Talk about fiddling while Rome burns. Even as the military situation in Iraq was moving from difficult to dire, our national news media chose this week to focus dramatically upon a "scandal" involving Senator John Kerry and, of all things, his Vietnam war-service medals.
"Big" questions about those medals have dominated the airwaves -- particularly (are you surprised?) on the Fox network, where cackling and harrumphing about Democrats is standard fare. Did Vietnam veteran Kerry dump his medals when he became an anti-war activist in the early 1970s? Or did he throw away just the ribbons, not the medals? Or did he just say he was throwing one or the other away, being the kind of wishy-washy devil he is?
Yes, all this does sound like a bad Saturday Night Live skit, and, yes, it would all be downright hilarious were it not for the fact that this nonsense is eating up valuable news space that might be devoted to exploring real issues, such as getting the Bush administration to explain exactly who it will be "turning power" over to in Iraq in two months' time. Or in-depth reporting on the real situation on the ground in Fallujah and Najaf. Or finding those oh-so-elusive WMDs.
Then again, Karl Rove and company are way more comfortable discussing Medalgate than any of these other, more touchy subjects. By now, as the Iraqi house of cards the neo-cons jerry-built collapses around them, the 2004 White House re-election strategy is clear: When in doubt, bash Kerry.
Perhaps they think Medalgate will play well in Peoria and bring patriotic Americans rallying around the president's cause. But the Bush/Cheney campaign may well be barking up the wrong tree -- in Peoria as elsewhere -- if they really think they can continue capitalizing on the patriotism issue while Iraq unravels. The American people may be confused on some of the larger issues of the day, but we think they know good old-fashioned slander when they see it.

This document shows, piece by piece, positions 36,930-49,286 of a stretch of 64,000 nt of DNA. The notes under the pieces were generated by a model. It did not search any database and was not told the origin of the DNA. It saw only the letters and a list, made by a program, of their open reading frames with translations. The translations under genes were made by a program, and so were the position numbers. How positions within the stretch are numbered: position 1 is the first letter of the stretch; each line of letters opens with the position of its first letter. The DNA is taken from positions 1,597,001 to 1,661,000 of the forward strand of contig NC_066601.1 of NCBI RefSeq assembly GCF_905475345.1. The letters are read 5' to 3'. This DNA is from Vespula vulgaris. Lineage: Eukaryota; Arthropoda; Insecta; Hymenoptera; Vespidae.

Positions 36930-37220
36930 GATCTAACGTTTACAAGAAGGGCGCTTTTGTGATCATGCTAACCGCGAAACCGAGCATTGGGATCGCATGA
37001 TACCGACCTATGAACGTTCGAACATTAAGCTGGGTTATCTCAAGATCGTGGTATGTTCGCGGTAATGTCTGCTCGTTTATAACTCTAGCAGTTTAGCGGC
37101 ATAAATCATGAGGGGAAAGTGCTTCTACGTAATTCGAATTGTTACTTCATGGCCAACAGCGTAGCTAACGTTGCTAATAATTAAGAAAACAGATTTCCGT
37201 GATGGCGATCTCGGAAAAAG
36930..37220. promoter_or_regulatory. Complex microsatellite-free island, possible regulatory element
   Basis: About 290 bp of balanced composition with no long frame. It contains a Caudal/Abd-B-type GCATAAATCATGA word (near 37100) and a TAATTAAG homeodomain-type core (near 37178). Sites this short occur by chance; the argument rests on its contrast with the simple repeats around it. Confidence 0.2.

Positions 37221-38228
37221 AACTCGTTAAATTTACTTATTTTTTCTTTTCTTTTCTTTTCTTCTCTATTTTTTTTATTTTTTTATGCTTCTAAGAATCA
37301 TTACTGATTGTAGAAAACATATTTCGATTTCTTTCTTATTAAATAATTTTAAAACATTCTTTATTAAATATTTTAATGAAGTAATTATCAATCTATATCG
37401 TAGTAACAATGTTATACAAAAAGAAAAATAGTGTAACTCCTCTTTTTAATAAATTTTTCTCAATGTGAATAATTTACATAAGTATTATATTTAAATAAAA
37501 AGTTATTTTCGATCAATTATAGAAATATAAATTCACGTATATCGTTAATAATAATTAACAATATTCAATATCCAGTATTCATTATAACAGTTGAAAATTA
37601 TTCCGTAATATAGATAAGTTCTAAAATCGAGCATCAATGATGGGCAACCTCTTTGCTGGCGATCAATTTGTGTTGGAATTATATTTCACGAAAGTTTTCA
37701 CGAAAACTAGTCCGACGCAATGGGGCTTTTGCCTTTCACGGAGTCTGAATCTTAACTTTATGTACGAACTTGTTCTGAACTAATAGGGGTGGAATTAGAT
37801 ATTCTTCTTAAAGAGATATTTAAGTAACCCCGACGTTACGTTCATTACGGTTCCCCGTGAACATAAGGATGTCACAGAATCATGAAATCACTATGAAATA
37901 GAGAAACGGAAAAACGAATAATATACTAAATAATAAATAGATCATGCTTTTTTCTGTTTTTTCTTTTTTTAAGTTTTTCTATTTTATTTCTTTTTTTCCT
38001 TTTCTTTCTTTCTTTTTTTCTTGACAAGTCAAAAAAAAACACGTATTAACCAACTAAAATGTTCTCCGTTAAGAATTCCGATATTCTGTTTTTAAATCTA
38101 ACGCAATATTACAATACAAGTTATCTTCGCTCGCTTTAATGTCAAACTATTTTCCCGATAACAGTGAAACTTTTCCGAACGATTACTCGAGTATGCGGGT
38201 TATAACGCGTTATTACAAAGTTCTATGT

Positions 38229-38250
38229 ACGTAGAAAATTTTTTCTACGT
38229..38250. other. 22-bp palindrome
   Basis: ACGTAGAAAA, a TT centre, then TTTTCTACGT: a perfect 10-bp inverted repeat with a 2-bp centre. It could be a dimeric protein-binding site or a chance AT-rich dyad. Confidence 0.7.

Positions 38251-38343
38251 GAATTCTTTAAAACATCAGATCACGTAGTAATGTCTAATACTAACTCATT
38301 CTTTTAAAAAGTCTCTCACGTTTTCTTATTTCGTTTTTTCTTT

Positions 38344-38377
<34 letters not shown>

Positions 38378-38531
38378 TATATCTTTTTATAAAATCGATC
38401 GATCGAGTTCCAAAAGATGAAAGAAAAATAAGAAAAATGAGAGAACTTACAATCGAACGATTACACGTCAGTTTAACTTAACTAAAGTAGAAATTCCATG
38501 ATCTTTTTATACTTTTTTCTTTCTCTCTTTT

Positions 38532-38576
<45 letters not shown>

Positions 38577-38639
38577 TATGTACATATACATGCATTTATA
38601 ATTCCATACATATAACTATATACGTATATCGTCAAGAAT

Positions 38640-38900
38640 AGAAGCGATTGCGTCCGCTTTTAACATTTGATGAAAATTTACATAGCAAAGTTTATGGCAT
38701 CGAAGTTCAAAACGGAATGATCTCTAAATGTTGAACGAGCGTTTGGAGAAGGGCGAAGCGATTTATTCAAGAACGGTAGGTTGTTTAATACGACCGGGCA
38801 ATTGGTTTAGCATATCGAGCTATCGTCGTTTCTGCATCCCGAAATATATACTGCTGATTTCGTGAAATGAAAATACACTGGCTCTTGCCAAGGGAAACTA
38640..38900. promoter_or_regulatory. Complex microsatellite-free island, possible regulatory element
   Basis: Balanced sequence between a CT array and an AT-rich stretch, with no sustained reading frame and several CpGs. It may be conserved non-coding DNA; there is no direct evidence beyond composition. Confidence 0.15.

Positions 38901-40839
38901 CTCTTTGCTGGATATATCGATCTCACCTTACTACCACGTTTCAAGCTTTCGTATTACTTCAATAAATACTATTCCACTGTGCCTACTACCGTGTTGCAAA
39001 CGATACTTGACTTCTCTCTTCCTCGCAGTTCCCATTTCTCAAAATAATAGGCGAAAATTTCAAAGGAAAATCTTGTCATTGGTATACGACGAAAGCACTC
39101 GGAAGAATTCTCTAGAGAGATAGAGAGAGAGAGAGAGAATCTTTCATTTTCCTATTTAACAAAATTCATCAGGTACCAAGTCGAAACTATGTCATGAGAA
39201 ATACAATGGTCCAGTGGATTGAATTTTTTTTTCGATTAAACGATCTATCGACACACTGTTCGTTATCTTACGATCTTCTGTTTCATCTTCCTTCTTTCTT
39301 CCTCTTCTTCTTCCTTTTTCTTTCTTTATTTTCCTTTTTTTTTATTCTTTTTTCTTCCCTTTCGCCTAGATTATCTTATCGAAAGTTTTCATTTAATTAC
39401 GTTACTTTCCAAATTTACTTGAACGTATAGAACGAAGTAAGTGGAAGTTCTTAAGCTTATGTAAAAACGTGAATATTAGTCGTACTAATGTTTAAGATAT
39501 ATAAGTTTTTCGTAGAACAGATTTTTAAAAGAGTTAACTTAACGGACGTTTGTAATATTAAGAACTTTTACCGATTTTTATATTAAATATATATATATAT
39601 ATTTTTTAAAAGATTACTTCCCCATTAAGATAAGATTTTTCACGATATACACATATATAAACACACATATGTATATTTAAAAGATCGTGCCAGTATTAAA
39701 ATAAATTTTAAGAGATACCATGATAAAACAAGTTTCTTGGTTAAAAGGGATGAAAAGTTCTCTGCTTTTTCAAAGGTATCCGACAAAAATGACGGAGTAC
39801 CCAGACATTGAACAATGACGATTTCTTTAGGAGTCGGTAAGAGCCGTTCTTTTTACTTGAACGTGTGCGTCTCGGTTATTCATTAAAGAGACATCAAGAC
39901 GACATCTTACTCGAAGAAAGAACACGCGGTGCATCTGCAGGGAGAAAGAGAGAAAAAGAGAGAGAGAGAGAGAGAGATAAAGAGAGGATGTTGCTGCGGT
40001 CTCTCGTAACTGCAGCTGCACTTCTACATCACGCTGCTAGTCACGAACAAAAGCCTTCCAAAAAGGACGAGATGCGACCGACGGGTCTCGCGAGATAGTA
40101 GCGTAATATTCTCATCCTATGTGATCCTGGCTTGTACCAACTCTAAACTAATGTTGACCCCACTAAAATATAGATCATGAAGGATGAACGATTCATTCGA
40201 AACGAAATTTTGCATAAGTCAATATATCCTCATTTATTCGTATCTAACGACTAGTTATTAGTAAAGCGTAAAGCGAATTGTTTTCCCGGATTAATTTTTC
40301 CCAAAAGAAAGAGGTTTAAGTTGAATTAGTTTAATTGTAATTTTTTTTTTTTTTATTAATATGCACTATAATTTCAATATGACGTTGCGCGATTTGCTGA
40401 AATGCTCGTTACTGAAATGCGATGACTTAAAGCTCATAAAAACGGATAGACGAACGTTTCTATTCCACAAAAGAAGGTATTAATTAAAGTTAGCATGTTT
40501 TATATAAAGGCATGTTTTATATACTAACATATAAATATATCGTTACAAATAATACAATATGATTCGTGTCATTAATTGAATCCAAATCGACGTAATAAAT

Whatever his faults -- and we have pointed out many of them in these pages in recent months -- Kerry is a genuine Vietnam War hero. Ask Senator John McCain, if you don't believe us. Or Bob Dole. Like many Americans of his generation, Kerry's attitude toward that war changed considerably in light of his own experience in Southeast Asia. There is no crime in that. Perhaps as much as anyone else of that era, Kerry had earned the right to change his mind.
Making the change from combat veteran to anti-war advocate was no easy process and took in its own way the same kind of courage that Lieutenant Kerry had already demonstrated on the battlefield. Events have since demonstrated that Kerry's opposition to an ill-conceived and poorly executed military campaign was sensible and responsible.
The contrast between this candidate for the presidency and the current incumbent is striking. Medals or no medals, Kerry served this nation honorably and courageously in Vietnam. Our current "war president" never got within 8,000 miles of the place.Medals or no medals, John Kerry certainly fulfilled his military obligation with his Navy unit in Vietnam; the jury is still out on whether or not George W. Bush fulfilled his obligation with an Air National Guard unit in Alabama.
And yet now it's Bush shamelessly beating the patriot drum. Last time we looked it took a whole lot more intestinal fortitude to pilot patrol boats in the Mekong Delta than it did to negotiate the country-club bars in suburban Birmingham. Voters should keep that in mind come November and not be fooled by flag-waving fools whose own past behaviors render them the ultimate hypocrites on the patriotism issue.